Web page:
Open Source Declarative Pipeline Tools

The following open source CI/CD solutions can support declarative pipelines:

Jenkins is perhaps the world’s most popular automation server, and offers hundreds of plugins (including a declarative pipeline plugin) to support building, deploying and automating any project on Windows, Linux, and macOS.

Key Capabilities:

  • Highly extensible with a large plugin ecosystem (1500+ plugins) 
  • Integrates with most popular cloud platforms
  • Supports performing work in parallel

Advantage: Best-in-class community support.

Spinnaker (originally from Netflix) is a multi-cloud continuous delivery platform that provides a flexible pipeline management system with integrations to most major cloud providers.

Key Capabilities:

  • Create pipelines that launch and stop server groups, system tests and track rollouts
  • Create immutable images to accelerate rollouts, simplify rollbacks and eliminate configuration drift problems
  • Integrate with monitoring services like Datadog, Prometheus, Stackdriver, or SignalFx for canary analysis

Advantage: Offers a CLI administration tool (Halyard) you can use to install, configure, and upgrade your instances.

Drone offers an Apache 2.0 licensed open source CI platform in which each pipeline step is executed inside an isolated Docker container to ensure security.

Key Capabilities:

  • Integrate with most popular code repos like GitHub, Bitbucket and GitLab.
  • Supports parallel builds and tests
  • Integrates with LambdaTest for cross-browser testing
  • Offers plugins for cloud integration, reporting, testing, notifications, etc

Advantage: By default, isolated Docker containers ensure build steps do not conflict.

Commercial Declarative Pipeline Tools

In addition to the popular open source tools listed above, there are a number of commercially available CI/CD solutions that also support declarative pipelines, including:

TeamCity – created by JetBrains, TeamCity can be installed on Windows and Linux servers. It provides integration with Docker, Visual Studio Team Services, Maven, NuGet, Azure DevOps, Jira Software Cloud, etc, and also supports launching build agents in Kubernetes clusters.

Key Capabilities:

  • Highly extensible/ customizable
  • Runs parallel builds
  • Pipelines are defined using Kotlin-based Domain Specific Language (DSL)

Advantage: Provides for viewing test progress (and history) reports on-the-fly.

CircleCI is available as both a cloud-based and on-premise (self-hosted) solution that supports Windows, Linux, and macOS. It uses a proprietary YAML syntax for its pipelines. Its cloud native CI/CD pipelines are easy to set up as workflows that can be integrated with code repos like GitHub, Bitbucket, etc.

Key Capabilities:

  • Builds can be split and balanced across multiple containers
  • Supports parallel testing 

Advantage: CircleCI Orbs are reusable snippets of code that help automate repetitive tasks and streamline integration with third-party tools.

Travis CI is an early entrant in the CI/CD Security market that initially supported only open-source projects, but subsequently added support for closed-source projects, as well. Travis provides both a cloud-hosted (SaaS) and self-hosted version of their offering that supports more than 30 programming languages on all major OSs, and integrates with common code repos like GitHub and Bitbucket.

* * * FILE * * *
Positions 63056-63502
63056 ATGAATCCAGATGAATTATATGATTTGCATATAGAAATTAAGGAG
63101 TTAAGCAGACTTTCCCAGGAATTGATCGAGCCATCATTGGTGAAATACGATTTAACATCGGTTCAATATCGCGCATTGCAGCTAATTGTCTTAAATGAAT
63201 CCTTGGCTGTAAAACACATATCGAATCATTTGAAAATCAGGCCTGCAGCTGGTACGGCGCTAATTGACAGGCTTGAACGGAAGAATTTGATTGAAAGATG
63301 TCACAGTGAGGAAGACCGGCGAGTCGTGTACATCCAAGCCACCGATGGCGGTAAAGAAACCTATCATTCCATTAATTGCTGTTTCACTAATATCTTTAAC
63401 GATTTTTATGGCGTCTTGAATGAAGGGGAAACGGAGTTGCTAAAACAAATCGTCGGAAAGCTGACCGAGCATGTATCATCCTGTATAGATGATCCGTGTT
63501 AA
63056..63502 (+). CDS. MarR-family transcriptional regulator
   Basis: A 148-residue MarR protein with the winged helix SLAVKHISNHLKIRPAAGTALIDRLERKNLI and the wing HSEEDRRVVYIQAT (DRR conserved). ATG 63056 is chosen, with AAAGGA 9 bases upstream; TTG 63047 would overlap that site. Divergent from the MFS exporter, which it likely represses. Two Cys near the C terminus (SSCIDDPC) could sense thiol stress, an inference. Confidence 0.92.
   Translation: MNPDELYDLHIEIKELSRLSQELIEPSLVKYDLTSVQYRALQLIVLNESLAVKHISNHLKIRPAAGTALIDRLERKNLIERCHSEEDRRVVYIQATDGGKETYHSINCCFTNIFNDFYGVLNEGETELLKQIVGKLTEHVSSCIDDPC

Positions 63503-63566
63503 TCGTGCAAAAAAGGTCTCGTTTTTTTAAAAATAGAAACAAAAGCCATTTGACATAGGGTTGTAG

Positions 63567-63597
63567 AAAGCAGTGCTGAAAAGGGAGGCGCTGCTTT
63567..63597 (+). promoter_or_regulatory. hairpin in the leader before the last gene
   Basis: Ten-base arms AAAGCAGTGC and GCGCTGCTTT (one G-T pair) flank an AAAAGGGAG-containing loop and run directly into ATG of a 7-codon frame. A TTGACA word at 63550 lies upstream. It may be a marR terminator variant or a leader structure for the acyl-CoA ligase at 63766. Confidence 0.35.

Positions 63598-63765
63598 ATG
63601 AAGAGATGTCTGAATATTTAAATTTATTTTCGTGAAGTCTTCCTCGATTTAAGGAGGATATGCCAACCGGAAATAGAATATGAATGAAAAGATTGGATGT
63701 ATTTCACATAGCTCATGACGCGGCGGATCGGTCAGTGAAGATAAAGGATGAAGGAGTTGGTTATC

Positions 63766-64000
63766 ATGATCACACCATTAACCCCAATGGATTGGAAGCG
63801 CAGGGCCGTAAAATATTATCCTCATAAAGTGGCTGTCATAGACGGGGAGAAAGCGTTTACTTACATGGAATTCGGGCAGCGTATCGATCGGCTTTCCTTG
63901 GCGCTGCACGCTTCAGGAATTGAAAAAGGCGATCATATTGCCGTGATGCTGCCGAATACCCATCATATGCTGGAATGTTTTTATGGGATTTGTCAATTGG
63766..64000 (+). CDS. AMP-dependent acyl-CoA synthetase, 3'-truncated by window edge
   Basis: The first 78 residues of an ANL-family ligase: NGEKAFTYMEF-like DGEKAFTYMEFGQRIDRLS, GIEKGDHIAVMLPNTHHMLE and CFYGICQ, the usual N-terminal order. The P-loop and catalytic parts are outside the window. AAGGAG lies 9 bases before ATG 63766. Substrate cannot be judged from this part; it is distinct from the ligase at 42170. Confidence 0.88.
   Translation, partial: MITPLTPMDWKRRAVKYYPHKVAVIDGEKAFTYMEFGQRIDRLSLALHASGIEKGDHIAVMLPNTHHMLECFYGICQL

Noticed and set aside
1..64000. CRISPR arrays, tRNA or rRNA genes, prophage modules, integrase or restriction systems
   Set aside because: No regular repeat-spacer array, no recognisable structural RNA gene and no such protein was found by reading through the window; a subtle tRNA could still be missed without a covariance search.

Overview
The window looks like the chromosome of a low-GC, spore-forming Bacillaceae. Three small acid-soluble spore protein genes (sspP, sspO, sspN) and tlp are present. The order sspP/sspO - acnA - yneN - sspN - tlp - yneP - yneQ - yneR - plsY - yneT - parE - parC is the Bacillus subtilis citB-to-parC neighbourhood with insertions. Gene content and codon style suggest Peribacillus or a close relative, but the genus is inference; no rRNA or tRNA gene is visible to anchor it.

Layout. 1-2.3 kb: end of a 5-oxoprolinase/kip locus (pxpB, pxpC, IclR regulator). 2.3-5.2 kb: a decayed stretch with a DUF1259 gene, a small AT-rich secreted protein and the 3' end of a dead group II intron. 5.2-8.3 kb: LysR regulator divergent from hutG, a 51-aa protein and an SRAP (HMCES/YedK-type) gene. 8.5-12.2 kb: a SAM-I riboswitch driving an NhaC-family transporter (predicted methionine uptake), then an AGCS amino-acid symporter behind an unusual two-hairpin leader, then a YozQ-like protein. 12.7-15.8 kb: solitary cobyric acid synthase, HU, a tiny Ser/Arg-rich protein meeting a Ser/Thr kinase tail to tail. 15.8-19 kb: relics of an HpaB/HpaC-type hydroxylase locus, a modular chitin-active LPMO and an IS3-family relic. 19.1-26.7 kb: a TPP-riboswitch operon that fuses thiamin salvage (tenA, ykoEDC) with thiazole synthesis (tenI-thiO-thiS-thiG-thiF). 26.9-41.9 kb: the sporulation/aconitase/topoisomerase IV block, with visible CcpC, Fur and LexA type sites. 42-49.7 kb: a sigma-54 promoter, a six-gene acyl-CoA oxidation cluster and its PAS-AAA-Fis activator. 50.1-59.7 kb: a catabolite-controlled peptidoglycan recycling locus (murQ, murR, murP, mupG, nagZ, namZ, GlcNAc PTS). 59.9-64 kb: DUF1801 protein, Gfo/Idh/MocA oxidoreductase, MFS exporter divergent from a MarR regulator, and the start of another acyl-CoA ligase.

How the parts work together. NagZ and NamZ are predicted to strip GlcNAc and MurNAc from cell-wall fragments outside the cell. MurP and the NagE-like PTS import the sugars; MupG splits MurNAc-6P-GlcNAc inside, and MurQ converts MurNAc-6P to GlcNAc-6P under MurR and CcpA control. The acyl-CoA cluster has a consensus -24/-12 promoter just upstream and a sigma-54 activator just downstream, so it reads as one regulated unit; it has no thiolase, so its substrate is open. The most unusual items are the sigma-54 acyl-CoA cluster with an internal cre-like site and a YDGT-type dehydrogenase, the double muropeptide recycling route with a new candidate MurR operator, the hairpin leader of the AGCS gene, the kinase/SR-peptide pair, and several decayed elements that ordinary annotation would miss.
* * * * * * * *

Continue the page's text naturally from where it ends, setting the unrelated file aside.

Key Capabilities:

  • Build matrix provides support for parallel builds
  • Offers integration with cloud based testing platform LambdaTest for testing across different browsers, platforms, and devices (emulators)

Advantage: Uses a proprietary YAML syntax that integrates with GitHub Enterprise tools.

There are literally dozens of players in the CI/CD Security market, which is far too many to list here. For an overview of how many of the most popular tools compare, CloudZero offers a comprehensive overview.


Modern software consists mainly (~80%) of open source components. As such, using your hardened build system to build only proprietary code/software releases essentially defeats the purpose of implementing supply chain security. To ensure the security and integrity of your software, you will need to build everything from source code, including all open source components, their complete set of dependencies, and any linked C libraries, as well. 

Unfortunately, creating a SLSA Build Level 3-compliant build service, as well as vendoring all your dependencies in order to build them securely is both time and resource intensive. 

At its core, the ActiveState Platform is a SLSA Build Level 3-compliant, hardened build service that builds all of your open source dependencies (including linked C and Fortran libraries) from source code, and then packages them into a secure runtime environment. ActiveState goes a step further by ensuring all builds are reproducible, as well as generating an SBOM and signed software attestations (both Provenance and Verification Summary Attestations).

By integrating your existing software development process with the ActiveState Platform you can gain SLSA compliance in a matter of days (not months), freeing up your developers to work on what matters most: creating features and functionality.

Next Steps:

Read how ActiveState incorporates SLSA within our platform to ensure the security and integrity of all built open source components.